Julia Stiles has a fondness for the unexpected. Or so it would seem glancing at her wide-ranging resume, which includes teen romance films ("Save the Last Dance"), blockbusters (Matt Damon's "Bourne" franchise), plus stints onstage (Shakespeare's "Twelfth Night," David Mamet's "Oleanna"), on the small screen (she played a serial killer on "Dexter," earning Golden Globe and Emmy nominations) and the computer screen (starring in the popular WIGS Web series "Blue" and writing and directing "Paloma").

This summer, Stiles stars Off-Broadway with up-and-comer James Wirt in "Phoenix," a two-person dark romantic comedy by Scott Organ now in previews at the Cherry Lane Theatre (it opens Thursday and runs through Aug. 23).

The play explores the ups and downs -- and the tempting yet terrifying more-than-one-nightness potential -- of a one-night stand. Stiles, 33, who lives in Manhattan, recently sat down with Newsday contributor Joseph V. Amodio before a rehearsal.

I gather "Phoenix" all began with a phone call.

I knew the director -- she called and said, "I had a dream we should do a play together." Coincidentally, I was itching to get back onstage.

Why?

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To get back to all the reasons why I wanted to be an actress in the first place. Compared to film or television, theater is more interactive, collaborative. And I loved the script. I actually have a very short attention span when it comes to reading. But I wasn't fidgeting with this. It's not cynical. It has a sense of humor -- which is nice for summer. I'd read other plays about incest and ... dark, dark things, and I thought, I don't want to do that every day.

The slogan for this play is something like "Don't think a one-night stand only lasts one night." Which seems optimistic ... or a nightmare.

I know. The play's about our fight or flight instinct with relationships. My character's nomadic and avoids intimacy. The guy's thinking, "Maybe there's potential here," but she just runs away from it. James is funny. He's obviously very attractive, a handsome guy, but he's really goofy and you wouldn't expect that. Or at least I didn't.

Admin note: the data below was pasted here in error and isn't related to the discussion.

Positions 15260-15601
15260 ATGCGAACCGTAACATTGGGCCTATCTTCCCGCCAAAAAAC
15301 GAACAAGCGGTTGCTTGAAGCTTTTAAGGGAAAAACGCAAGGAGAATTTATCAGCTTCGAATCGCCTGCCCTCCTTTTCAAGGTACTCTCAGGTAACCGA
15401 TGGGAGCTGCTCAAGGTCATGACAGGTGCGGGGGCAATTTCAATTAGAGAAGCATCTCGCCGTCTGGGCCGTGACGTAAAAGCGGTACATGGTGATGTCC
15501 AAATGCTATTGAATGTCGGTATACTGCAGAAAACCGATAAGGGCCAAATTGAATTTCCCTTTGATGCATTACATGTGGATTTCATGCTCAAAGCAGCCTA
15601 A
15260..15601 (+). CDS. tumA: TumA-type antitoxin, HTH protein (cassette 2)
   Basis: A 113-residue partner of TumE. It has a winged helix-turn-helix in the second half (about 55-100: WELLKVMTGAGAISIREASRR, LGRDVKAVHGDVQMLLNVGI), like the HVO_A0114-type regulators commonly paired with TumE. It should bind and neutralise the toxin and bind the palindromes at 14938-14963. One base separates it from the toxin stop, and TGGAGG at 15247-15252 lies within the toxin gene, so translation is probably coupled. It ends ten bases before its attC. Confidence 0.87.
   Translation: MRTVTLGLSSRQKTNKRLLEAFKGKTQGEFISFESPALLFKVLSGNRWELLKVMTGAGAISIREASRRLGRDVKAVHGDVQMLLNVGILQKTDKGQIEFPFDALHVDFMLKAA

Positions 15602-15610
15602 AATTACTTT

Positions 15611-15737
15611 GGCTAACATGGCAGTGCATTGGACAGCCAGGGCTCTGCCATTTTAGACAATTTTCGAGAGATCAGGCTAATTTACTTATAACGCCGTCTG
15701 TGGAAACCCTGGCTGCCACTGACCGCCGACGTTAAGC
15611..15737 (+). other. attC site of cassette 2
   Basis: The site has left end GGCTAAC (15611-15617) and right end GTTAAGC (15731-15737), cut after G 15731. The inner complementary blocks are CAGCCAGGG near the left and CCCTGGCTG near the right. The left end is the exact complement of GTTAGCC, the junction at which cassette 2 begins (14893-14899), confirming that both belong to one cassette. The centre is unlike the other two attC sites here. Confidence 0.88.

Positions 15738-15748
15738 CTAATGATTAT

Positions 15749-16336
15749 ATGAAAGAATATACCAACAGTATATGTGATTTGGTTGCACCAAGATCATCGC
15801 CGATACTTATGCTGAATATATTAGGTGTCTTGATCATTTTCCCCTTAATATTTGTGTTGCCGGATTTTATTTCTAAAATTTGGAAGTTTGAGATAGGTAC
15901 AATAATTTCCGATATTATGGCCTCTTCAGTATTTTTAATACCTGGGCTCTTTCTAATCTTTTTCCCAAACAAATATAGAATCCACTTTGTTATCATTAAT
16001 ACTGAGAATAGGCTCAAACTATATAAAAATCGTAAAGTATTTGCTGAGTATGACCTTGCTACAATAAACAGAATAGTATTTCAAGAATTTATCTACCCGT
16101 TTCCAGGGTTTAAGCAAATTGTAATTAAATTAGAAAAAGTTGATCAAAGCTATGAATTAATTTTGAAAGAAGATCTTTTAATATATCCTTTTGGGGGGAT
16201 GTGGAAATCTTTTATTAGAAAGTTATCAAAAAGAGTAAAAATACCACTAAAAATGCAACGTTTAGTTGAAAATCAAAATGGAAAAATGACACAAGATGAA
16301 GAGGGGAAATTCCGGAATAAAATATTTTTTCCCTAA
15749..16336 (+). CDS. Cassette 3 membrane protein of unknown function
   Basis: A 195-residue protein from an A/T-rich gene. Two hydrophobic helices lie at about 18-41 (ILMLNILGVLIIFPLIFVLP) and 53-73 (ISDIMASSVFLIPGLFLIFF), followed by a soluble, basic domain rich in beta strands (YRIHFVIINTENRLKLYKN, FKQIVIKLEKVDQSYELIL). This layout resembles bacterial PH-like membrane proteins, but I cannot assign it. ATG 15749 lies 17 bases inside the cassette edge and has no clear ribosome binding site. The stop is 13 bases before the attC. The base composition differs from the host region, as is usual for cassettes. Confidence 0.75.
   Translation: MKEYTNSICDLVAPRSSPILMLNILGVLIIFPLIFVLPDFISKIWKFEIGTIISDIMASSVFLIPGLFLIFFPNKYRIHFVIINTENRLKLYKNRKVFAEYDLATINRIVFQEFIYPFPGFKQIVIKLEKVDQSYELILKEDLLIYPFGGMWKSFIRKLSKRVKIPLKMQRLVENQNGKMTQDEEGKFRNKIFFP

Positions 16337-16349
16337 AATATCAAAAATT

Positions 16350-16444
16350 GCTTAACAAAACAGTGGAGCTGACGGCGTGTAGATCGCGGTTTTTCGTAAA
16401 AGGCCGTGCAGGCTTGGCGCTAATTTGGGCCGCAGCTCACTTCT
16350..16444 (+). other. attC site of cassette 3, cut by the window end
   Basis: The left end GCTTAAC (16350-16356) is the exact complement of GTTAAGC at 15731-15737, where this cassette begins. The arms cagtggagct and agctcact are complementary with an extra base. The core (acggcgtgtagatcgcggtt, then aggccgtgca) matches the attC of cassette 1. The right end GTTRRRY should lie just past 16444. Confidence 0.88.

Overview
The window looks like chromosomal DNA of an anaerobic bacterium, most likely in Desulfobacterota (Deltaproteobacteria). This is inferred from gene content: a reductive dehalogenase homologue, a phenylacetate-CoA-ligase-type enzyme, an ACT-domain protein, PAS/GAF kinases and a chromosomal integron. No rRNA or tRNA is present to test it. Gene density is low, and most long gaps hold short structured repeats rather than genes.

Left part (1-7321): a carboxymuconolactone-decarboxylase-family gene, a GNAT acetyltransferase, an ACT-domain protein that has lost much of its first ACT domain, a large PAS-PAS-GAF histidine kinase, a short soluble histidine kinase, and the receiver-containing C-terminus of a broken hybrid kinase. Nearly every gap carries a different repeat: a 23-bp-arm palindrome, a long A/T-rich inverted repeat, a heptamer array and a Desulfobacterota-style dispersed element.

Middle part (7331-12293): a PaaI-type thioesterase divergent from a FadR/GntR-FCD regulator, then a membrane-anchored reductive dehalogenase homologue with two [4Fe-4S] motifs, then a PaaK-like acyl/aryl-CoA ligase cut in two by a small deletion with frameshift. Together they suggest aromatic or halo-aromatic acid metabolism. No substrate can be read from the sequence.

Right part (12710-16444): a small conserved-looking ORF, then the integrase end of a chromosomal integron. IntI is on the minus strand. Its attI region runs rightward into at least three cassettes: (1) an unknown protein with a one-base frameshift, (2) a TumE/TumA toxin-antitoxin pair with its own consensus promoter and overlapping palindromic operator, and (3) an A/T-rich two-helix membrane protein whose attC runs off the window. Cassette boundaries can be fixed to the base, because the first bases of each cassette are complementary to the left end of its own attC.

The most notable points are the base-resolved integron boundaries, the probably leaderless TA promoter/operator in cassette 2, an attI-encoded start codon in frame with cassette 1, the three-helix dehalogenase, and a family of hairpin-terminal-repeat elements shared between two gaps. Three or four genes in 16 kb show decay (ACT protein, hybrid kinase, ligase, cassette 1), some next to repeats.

You, your co-star and director are all working on a film together, too -- about silent-screen star Mary Pickford.

It's called "The First," and deals with the way actors became celebrities back in the golden age of cinema. Lily Rabe plays Mary Pickford, I play a screenwriter, Frances Marion, and James is Charlie Chaplin.

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You're a writer yourself. You wrote and directed a short film and the Web series "Paloma."

I really, really love getting behind a camera. Eventually I'd like to tackle a feature. I've been looking at screenplays others have written, and I've been trying to write one with a friend. At my heart, I'm a performer but the two pursuits complement each other.

Must be nice working in your hometown for the summer. You grew up in New York, didn't you?

In SoHo.

Before it turned into a big Galleria mall.

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Totally. It was industrial. Artists had taken over loft spaces. It was a new frontier.

My favorite street in New York was always Greene Street.

I grew up on Greene Street. Between Grand and Canal.

You're kidding! I love the cobblestones, and it used to have a cool assortment of funky, eclectic shops.

I remember as a preteen, they dug up the asphalt to reveal the original cobblestones, and they replaced the ugly aluminum lampposts with ones that seem more old-fashioned.

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So you're a New Yorker. And a Mets fan.

I love baseball. As a teenager, I was a contrarian, and picked the underdog instead of just rooting for the Yankees. It's a hard team to root for, but there's something that always keeps me hopeful. I actually love listening to baseball. I really get into the announcers. It's almost like Valium. It totally relaxes me. I like listening to the radio more than going to the games, although I love the old stadiums, like Fenway and Wrigley Field. They're beautiful and simple -- they sell hot dogs, pretzels, beer -- that's it.

I was reading your Twitter feed, and one of your posts begins, "People!"

[She immediately starts laughing, knowing the tweet in question.]

"The spitting in New York has got to stop!" I thought, this must come from the heart.

It really did. I was reluctant to join Twitter. My biggest concern was, I don't want these thoughts that pop into my brain to be immediately broadcast. There's a danger in that. And also -- who cares? But that tweet was a moment when I was kind of laughing at the absurdity of New York and how crowded it is. And I think somebody had just spit right in front of me. I thought, "Aaaah, I'll tweet about it."